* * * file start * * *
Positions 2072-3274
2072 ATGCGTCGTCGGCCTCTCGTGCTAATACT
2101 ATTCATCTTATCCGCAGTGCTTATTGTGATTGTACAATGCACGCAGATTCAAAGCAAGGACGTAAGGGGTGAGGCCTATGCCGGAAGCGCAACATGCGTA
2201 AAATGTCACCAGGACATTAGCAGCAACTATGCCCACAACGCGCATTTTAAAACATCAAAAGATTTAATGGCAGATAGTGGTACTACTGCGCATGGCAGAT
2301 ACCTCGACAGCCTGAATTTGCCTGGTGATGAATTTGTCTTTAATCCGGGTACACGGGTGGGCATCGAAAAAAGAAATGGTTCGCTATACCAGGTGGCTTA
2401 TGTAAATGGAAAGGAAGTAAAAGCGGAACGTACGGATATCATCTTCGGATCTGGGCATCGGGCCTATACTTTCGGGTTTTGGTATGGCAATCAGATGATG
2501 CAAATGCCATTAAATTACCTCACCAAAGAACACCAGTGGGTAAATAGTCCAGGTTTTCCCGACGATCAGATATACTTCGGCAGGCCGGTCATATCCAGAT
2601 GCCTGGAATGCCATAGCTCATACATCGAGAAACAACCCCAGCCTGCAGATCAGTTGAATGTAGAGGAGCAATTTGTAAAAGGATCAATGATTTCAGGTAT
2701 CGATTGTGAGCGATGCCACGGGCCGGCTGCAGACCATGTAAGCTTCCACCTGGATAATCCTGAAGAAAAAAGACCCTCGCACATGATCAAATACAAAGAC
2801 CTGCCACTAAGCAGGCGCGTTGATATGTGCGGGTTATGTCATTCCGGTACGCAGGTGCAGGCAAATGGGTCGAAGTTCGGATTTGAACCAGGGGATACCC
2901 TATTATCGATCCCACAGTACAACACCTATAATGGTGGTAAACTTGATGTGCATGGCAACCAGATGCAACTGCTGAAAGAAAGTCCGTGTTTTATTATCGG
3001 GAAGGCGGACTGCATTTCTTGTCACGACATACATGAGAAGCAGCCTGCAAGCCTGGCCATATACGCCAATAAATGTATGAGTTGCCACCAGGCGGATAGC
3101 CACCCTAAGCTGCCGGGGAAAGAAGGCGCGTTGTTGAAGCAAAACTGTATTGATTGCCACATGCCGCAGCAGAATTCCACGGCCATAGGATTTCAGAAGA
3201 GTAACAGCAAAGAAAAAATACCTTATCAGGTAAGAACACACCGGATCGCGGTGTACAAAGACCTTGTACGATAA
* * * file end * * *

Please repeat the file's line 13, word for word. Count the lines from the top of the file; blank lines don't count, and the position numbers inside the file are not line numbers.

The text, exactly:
3101 CACCCTAAGCTGCCGGGGAAAGAAGGCGCGTTGTTGAAGCAAAACTGTATTGATTGCCACATGCCGCAGCAGAATTCCACGGCCATAGGATTTCAGAAGA